It is presumably because of erasure; if Java had generics from the start this might not have happened. You might see the two parameters as different type, but when the <> is removed the JVM will see two methods with Map as the type of their parameters. There is more about erasure in the Java Tutorials and Angelika Langer's website. [ December 05, 2008: Message edited by: Campbell Ritchie ]
hello Michael, you are trying to do a method overload but you're creating a method with the same signature, because the generics doesn't affect the signature of a method, it's just used for compile time checking. Just try to use another signature to solve the problem.
They can't because of backwards compatibility. Generics information simply is not stored in byte code.
You can cheat though, by giving the methods a different return type. Although after erasure they both have the same name and parameters, it will be different in byte code because the entire signature is not the same - the return type is different.
Rob: You can cheat though, by giving the methods a different return type.
And this "feature" is called co-variant return types! This was also introduced in JDK 5. Before that it was not possible to define two methods with the same name and arguments and different return types.
Well actually Nitesh, this has nothing to do with co-variant return types.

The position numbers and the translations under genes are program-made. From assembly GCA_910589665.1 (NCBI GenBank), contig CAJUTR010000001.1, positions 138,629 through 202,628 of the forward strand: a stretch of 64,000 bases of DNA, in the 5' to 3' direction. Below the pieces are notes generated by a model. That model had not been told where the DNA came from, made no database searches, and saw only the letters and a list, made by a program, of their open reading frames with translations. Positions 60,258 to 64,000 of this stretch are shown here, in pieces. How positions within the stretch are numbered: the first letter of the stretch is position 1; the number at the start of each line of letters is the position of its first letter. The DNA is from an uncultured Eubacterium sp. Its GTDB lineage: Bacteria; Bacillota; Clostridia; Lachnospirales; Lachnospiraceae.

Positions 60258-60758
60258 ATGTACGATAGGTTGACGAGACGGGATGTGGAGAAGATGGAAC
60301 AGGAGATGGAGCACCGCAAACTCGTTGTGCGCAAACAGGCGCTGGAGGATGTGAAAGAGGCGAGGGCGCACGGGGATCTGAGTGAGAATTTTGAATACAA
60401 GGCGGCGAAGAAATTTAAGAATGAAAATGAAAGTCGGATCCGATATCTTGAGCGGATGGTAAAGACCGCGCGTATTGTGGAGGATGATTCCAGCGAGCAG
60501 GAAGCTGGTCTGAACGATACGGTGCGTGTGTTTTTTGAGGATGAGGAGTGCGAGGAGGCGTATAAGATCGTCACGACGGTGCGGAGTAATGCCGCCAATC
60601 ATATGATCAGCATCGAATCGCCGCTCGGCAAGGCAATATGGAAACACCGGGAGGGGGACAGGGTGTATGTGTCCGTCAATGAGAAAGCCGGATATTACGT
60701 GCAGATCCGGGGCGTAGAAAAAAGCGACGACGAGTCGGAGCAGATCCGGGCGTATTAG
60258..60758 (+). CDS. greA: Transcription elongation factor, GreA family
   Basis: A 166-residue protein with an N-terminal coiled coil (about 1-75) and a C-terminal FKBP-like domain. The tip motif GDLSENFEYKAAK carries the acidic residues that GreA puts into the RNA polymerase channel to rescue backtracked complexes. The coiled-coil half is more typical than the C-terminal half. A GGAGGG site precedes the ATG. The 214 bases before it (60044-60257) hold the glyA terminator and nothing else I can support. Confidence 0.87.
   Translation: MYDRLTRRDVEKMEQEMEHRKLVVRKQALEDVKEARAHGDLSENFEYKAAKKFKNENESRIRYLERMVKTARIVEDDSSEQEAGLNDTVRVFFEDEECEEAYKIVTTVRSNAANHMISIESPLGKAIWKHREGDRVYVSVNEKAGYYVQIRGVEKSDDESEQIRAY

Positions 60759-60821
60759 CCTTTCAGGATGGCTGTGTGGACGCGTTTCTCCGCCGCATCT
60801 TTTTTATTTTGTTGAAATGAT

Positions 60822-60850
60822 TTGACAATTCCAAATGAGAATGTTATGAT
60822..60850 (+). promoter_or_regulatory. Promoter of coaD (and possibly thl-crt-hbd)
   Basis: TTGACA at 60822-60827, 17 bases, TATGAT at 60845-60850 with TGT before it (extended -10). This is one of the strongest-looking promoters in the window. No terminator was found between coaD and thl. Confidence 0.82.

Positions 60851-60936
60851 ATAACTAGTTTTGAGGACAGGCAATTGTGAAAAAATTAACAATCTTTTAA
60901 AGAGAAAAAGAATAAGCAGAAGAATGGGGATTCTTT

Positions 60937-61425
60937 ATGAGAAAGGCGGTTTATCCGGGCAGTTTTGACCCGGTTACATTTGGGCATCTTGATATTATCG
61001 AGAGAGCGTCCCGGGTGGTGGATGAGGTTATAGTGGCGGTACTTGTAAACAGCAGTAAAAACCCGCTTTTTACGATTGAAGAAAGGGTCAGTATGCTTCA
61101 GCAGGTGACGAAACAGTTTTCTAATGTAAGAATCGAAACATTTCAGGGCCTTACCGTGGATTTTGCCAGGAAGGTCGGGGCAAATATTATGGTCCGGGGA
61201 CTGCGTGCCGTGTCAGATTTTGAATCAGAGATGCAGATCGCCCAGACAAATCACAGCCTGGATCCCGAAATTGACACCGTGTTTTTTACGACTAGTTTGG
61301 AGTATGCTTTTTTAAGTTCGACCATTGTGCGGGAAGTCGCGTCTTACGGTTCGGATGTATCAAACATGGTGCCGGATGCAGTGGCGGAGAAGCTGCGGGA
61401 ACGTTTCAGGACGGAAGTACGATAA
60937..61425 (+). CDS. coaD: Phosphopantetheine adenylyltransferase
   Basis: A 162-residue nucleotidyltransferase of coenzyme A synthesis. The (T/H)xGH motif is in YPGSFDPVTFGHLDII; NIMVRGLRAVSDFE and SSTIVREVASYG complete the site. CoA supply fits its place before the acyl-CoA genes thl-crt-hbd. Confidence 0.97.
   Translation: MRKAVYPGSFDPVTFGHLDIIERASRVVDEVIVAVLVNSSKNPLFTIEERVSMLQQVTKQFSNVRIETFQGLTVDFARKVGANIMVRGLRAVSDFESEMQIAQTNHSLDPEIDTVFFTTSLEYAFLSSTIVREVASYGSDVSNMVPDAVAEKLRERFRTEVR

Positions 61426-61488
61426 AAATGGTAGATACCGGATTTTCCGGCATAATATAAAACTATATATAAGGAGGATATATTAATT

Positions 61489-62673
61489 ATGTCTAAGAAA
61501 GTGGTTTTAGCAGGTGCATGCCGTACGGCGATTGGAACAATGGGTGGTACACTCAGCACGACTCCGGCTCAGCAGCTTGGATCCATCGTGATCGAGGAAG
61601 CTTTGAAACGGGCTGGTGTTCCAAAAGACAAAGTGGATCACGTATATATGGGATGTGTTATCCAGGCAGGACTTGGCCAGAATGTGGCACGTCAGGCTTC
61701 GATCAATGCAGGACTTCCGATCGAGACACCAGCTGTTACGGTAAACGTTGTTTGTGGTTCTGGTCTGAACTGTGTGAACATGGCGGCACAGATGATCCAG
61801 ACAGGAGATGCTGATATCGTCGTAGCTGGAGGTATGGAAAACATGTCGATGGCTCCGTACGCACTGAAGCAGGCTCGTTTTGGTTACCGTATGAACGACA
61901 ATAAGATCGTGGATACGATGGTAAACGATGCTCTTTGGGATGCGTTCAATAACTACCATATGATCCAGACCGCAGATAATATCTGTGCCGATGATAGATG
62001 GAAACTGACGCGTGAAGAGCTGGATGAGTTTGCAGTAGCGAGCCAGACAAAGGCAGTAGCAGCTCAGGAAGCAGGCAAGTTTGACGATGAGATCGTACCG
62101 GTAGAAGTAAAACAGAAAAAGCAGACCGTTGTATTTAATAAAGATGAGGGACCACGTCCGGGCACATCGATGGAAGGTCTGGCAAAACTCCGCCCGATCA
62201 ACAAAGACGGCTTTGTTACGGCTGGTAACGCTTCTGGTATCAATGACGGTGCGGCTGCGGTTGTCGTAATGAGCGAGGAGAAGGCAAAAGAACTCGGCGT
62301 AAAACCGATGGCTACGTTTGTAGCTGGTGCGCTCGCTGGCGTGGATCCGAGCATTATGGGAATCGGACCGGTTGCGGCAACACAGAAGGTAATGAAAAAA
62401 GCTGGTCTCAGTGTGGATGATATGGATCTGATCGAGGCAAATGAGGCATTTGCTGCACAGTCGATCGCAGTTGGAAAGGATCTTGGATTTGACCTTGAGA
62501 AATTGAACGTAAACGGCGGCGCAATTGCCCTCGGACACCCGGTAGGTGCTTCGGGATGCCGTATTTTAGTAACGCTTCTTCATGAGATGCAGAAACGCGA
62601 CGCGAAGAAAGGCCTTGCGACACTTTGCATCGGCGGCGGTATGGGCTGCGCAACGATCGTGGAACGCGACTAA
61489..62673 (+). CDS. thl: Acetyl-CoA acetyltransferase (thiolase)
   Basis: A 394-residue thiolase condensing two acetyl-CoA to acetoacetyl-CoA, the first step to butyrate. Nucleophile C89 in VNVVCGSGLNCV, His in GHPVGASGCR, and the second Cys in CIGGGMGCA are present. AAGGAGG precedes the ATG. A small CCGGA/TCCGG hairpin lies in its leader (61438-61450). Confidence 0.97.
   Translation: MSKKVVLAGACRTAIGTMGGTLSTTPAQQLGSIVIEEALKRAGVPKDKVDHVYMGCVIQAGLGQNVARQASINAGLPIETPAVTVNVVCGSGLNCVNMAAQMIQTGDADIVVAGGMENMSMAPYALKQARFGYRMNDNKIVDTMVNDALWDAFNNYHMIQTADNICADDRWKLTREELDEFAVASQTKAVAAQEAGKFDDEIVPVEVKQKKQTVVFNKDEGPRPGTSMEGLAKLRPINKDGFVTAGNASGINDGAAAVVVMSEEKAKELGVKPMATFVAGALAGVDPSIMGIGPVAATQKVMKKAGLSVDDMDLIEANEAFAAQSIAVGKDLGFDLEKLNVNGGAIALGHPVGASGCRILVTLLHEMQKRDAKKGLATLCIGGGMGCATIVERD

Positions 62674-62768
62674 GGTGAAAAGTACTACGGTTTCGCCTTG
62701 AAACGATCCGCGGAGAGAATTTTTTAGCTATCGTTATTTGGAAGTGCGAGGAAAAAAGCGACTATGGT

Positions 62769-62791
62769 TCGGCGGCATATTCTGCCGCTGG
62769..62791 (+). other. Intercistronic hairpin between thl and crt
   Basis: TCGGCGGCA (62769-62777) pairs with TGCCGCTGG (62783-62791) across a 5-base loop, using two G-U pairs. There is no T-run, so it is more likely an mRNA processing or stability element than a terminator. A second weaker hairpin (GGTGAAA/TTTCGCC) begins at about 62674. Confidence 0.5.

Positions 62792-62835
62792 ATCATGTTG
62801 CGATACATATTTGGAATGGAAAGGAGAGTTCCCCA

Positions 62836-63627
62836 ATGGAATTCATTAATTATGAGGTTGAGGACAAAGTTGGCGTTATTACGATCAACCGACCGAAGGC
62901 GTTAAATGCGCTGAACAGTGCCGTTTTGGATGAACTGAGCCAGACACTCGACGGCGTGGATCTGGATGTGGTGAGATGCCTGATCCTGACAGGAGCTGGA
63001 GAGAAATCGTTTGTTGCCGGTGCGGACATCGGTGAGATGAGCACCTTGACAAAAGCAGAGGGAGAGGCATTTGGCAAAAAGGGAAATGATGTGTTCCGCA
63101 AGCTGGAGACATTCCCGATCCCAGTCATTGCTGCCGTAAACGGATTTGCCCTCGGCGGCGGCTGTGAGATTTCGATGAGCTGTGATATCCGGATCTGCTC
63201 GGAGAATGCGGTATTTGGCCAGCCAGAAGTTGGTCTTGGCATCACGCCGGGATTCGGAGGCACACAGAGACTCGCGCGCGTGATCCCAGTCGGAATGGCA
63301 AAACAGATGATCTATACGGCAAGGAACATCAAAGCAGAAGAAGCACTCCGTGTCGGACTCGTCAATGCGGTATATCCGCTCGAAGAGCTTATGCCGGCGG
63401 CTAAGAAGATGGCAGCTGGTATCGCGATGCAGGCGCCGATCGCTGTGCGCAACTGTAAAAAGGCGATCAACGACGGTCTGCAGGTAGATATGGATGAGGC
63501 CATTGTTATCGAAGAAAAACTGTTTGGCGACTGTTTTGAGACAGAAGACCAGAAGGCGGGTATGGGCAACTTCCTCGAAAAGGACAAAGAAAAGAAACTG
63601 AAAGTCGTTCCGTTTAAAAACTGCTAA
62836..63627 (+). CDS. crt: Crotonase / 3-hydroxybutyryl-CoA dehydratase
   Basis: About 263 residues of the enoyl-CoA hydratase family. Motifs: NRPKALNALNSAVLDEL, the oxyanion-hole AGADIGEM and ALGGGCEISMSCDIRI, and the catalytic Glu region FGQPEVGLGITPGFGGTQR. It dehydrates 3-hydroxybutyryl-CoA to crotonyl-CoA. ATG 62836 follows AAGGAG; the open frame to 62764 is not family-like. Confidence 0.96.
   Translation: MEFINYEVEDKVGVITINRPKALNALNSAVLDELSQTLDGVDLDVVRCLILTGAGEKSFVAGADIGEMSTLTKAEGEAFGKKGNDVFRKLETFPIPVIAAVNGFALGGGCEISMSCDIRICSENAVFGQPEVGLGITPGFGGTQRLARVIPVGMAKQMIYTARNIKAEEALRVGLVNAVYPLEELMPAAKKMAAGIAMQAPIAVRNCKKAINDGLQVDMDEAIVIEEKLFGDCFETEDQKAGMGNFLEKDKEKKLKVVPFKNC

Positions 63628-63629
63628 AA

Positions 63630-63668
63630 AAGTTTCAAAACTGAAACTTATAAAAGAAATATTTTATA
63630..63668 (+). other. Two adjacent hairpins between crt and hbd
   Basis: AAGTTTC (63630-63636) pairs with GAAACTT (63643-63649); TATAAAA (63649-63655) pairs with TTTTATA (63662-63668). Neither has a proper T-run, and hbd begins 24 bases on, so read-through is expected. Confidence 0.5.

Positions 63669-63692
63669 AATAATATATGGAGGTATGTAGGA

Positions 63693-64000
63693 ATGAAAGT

Co-variant return types are used when you are overriding a method, and are narrowing the return type. For example, what Sun should have done with java.util.Date:
Because any calling method expects an Object, a Date object will be assignable.
The trick I mentioned only works with methods with generics, and involves the actual method signature in byte code. The only reason why the compiler doesn't allow methods with the same name and parameter types but different return types without generics is ambiguity - it doesn't know which one to choose. With generics the ambiguity is not there* and the compiler can fill in the details.
With the following methods:
the actual method signatures for the JVM are different:
* Of course if both Maps are Map<String,String> there is still ambuigity, but you get the picture. [ December 08, 2008: Message edited by: Rob Prime ]
Originally posted by Nitesh Kant: I should probably keep quiet about things i do not know completely! (and i know that i do not know ) Thanks.
Well if it helps, I think you _should_ post. It encourages the discussion and then we all can learn/benefit from that. It may help to say 'I'm not really 100% sure' if you "didn't write the book on it" but apart from that post away!!
I often post my best guess and the best thing about this place is that someone inevitably comes along and clarifies any mistakes for me!